History of the Scottish Socialist Party
In Scotland, the Scottish Socialist Party (SSP) is a left-wing political party. The party was formed in 1998 from an alliance of left-wing organisations in Scotland. In 1999, it saw its first MSP returned to Holyrood, with five more MSPs elected in 2003. It lost all MSPs in the 2007 elections and has lacked representation in the Scottish Parliament since.
- 1 Early years (1996-1998)
- 2 Formation and growth of the SSP
- 3 Crisis and split
- 4 References
Early years (1996-1998)
The forerunner of the SSP was the Scottish Socialist Alliance (SSA), which was a coalition of left-wing bodies in Scotland formed in 1996. The largest group involved was Scottish Militant Labour.
United Kingdom general election, 1997
The SSA contested 16 seats in Scotland at the United Kingdom general election, 1997, including all ten Glasgow seats, Edinburgh North and Leith, and both Dundee seats. Tommy Sheridan saved his deposit in Glasgow Pollok, and Jim McVicar and Alan McCombes picked up a significant vote in Glasgow Baillieston and Glasgow Govan respectively.
The SSA's electoral stance was that there needed to be a left alternative to New Labour and the SNP, and the SSA felt that the experience had been enough of a success to go on to form the Scottish Socialist Party (SSP) in 1998, with Tommy Sheridan as its convenor, in advance of the Scottish Parliament general election, 1999.
Formation and growth of the SSP
Scottish Parliament general election, 1999
The period following the election of Scotland's only socialist MSP saw sustained growth for the SSP, including a boost to membership when the Scottish section of the National Union of Rail, Maritime and Transport Workers affiliated to the party. During this period of sustained and rapid growth, it recruited extensively from former members of the Labour Party and the Scottish National Party, in addition to trade unionists, environmentalists, and community campaigners. It also achieved what was, for a minor party, a respectable vote at the United Kingdom general election, 2001 and a series of by-elections for the UK and Scottish parliaments (Hamilton South, Ayr, Glasgow Anniesland, and Falkirk West).
Scottish Parliament general election, 2003
The 2003 elections to the Scottish Parliament took place shortly after the decision of the UK parliament to invade Iraq and the UK firefighter dispute 2002–2003. The SSP was active in the anti-war movement and the firefighters' dispute, and gained five additional regional list MSPs across Scotland: Frances Curran; Rosie Kane; Carolyn Leckie; Colin Fox; and Rosemary Byrne.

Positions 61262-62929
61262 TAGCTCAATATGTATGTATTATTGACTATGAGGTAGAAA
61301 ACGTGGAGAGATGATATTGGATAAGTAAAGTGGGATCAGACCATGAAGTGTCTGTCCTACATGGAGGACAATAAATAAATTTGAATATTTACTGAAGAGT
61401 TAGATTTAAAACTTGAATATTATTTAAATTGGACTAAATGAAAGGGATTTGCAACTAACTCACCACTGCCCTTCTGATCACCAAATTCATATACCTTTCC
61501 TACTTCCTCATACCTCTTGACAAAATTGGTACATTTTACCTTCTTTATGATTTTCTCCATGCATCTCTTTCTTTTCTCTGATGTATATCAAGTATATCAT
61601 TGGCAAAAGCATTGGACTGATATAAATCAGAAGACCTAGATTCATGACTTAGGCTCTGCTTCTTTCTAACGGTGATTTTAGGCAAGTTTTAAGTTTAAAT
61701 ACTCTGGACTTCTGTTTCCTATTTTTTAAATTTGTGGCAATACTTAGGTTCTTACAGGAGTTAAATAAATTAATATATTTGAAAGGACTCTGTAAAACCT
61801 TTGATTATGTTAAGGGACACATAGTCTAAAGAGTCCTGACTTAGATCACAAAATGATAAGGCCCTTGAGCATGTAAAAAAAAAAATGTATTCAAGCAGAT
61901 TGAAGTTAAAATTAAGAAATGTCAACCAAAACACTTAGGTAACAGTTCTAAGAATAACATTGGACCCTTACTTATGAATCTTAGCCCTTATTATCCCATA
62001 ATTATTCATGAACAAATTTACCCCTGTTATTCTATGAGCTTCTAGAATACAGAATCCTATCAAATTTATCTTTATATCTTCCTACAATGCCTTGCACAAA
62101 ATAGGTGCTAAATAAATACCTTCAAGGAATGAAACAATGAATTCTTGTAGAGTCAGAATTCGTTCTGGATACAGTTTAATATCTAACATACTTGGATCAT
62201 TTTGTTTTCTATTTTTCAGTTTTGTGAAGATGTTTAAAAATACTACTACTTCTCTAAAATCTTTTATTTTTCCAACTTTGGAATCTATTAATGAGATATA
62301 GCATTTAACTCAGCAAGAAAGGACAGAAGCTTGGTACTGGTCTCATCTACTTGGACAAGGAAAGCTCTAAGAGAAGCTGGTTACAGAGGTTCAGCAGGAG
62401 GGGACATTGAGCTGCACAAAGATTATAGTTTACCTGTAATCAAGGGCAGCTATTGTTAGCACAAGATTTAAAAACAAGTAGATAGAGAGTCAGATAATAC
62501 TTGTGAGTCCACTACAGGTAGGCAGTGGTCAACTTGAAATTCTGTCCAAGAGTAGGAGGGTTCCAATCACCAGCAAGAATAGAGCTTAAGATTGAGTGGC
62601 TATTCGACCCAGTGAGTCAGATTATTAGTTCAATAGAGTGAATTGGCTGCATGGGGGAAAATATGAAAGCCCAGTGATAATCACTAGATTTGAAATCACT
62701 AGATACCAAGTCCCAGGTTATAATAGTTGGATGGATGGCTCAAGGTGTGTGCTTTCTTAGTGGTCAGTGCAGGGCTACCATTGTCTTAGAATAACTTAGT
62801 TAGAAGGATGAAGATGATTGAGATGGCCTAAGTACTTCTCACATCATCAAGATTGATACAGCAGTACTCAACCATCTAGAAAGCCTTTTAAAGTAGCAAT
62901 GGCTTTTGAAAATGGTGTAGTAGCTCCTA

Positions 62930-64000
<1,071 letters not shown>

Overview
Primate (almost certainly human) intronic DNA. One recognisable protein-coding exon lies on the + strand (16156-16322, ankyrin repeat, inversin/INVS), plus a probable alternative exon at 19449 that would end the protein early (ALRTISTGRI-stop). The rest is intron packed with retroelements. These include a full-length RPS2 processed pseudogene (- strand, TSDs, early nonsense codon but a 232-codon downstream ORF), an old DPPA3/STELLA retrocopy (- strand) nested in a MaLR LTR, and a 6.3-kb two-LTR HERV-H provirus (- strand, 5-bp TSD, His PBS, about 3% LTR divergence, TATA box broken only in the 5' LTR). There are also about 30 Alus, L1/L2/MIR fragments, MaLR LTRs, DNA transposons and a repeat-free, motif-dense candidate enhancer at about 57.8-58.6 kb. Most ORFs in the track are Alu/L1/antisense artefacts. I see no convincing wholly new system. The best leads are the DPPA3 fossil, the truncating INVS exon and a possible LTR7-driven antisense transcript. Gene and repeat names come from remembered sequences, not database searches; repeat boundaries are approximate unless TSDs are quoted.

Campbell Martin, a former SNP MSP who had become an independent, came fairly close to joining the SSP. The party did, however, recruit John McAllion, a former Labour MSP who lost his seat at the 2003 election. He stood for the SSP in the Dunfermline and West Fife by-election, 2006, but gained only 537 votes (1.6%).
Crisis and split
|Wikinews has related news: Scottish Socialist Party to split as Sheridan launches new party|
On 11 November 2004, Tommy Sheridan resigned as convener of the Scottish Socialist Party, citing personal reasons. It later emerged that he had been pressured into resignation by the party's National Executive because he intended to sue a national tabloid newspaper over stories he knew to be true. There were two candidates to replace him: Colin Fox, SSP MSP for the Lothians, widely regarded as a favourite; and Alan McCombes, the SSP's policy co-ordinator. Delegates to the SSP conference voted on 13 February 2005 and Fox was elected with 252 votes to McCombes' 154.
On 29 August 2006, Sheridan announced his intention to leave the Scottish Socialist Party and found a new political party, which he called Solidarity. His move was supported by Rosemary Byrne MSP.
The first meeting of the SSP after the split was at a national rally in early September 2006, and again at a national conference in mid-October 2006, where all of the incumbent party officials were re-elected, including the re-election of Colin Fox as National Convenor.
Scottish Parliament general election, 2007
At the 2007 elections, neither the SSP or Solidarity won a seat. At the local elections, SSP councillor Jim Bollan was re-elected in West Dunbartonshire. He remains the only elected socialist councillor in Scotland.
Scottish independence referendum, 2014
Despite setbacks, the Scottish Socialist Party has re-emerged as the leading force on the left in Scottish politics.
Colin Fox has been appointed to the Advisory Board of Yes Scotland, the organisation campaigning for a Yes vote in the upcoming referendum on Scottish independence.
In September 2013, the party published The Case for an Independent Socialist Scotland in advance of the March and Rally for Scottish Independence, which became the party's fastest-selling pamphlet ever. A launch event was held in the Scottish Parliament hosted by Independent MSP John Finnie. Subsequent launch events also took place in Paisley and Aberdeen.
As a consequence of its work in Yes Scotland, it has established new branches in Ayrshire, Inverclyde, Dundee, and Aberdeen.
- Scotland’s brave new world
- Profile: Scottish Socialist Party
- "New socialist party for Sheridan", BBC News, 29 August 2006, (retrieved 10 September 2006)
- "SSP executive says Sheridan is on the road to oblivion". 21 August 2006. Retrieved 25 June 2013.